Farmers’ Perception on Land Degradation and Adoption of Soil-Water Conservation Measures in Ethiopian Highlands: Review Article

Gadisa Chimdesa Abdeta


This paper is aimed to review farmers’ perception on land degradation and adoption of soil-water conservation measures in Ethiopian highlands. Because of land degradation in the form of deforestation, soil erosion, loss of biodiversity and nutrient depletion has been a serious problem of the area. Besides it has adverse impacts on costs of production and agricultural productivity, environment, food security, poverty, social and political stability. Abandonment and shortage of land, water scarcity, and fuel wood shortage, prevalence of invasive species, recurrent disasters, joblessness, migration, conflicts and poverty are the main consequences of land degradation. Land use change, overgrazing, agricultural mismanagement, inappropriate land use policy and tenure insecurity, limited access to inputs and extension services, poverty and climate change are the main causative factors. Topographic ruggedness, rainfall erosivity, soil erodibility and populous of the highland areas also considered as additional factors of land degradation. Soil and Water Conservation (SWC) has been initiated in Ethiopia since mid-1970’s followed the recurrent droughts and subsequent food shortages. However, SWC practices were unsatisfactory or not successfully adopted. This is due to lack of community participation, top-down and rigid approaches; lower in personal perception and lack of knowledge; and institutional, socio-economic, bio-physical and technological characteristics. Therefore, SWC technologies must be confirmed as economically efficient and technically effective in specific agro-ecological conditions. Motivation of real community participation and equitable benefit sharing, amalgamation of scientific and indigenous knowledge, awareness creation and capacity building, appropriate research development and extensional services, accessible infrastructures and information networks, sharing experiences and scaling up of good practices are highly required. It must be in line with poverty alleviation, creating job opportunities, increasing agricultural productivity and improving food security of the country. Finally, any SWC interventions should be evaluated in terms of their technical effectiveness, environmental soundness, economic viability and social acceptability.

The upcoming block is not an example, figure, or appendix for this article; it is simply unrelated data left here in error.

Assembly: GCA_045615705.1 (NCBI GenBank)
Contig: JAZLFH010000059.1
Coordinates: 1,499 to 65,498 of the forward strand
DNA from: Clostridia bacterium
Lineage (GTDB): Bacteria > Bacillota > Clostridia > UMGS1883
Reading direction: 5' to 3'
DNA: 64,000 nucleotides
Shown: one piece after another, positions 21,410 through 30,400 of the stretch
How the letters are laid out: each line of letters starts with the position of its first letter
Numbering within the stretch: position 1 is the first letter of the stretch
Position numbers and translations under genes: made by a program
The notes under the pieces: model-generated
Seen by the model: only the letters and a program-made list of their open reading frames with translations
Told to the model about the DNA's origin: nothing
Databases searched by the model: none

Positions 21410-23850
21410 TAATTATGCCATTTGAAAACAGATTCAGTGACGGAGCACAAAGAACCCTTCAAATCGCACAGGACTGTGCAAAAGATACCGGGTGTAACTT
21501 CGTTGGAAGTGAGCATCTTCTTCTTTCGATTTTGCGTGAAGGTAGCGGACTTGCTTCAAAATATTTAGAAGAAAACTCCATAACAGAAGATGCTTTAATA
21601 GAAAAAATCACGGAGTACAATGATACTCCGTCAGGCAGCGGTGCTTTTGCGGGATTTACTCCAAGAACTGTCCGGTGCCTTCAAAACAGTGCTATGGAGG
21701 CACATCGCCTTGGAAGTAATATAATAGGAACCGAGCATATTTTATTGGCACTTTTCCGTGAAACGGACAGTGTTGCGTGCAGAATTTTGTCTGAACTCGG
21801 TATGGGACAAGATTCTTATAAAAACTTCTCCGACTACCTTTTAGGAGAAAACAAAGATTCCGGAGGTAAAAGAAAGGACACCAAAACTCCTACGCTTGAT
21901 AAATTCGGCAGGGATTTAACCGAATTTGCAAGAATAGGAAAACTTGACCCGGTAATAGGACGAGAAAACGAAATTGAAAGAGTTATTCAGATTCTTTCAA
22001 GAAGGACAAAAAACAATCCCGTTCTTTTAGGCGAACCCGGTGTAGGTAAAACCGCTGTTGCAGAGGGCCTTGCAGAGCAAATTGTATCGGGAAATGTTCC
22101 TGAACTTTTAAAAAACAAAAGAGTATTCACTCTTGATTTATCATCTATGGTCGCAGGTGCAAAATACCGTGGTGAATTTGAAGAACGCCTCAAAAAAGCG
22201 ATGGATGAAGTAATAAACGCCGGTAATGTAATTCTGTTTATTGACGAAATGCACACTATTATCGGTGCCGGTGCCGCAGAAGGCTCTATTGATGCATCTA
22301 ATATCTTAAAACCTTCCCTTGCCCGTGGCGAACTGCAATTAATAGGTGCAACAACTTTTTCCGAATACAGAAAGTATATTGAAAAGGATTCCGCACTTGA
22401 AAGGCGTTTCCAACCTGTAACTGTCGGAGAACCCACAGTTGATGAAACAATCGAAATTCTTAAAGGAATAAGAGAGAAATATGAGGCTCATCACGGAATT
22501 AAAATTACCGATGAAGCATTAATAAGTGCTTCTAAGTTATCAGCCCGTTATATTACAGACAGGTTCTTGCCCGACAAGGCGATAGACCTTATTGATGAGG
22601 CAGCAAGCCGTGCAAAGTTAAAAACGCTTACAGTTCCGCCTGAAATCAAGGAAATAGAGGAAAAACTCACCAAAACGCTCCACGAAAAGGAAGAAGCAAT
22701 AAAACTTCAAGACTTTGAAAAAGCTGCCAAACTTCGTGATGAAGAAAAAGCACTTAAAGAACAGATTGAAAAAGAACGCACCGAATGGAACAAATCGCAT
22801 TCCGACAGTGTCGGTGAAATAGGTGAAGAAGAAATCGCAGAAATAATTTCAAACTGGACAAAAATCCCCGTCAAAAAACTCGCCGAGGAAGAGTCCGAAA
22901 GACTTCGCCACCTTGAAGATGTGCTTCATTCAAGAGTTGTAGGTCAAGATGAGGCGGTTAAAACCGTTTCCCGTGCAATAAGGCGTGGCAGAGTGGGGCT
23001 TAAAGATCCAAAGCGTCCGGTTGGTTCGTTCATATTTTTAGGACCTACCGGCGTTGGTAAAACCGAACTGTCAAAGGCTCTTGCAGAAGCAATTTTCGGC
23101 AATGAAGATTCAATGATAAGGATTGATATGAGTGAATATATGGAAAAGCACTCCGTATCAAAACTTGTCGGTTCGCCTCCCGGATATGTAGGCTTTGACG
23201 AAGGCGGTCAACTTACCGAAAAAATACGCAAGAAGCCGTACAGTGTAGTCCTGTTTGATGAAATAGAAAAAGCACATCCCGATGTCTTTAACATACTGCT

Keywords: Adoption, Ethiopian Highlands, Land Degradation, Perception, Soil and Water Conservation

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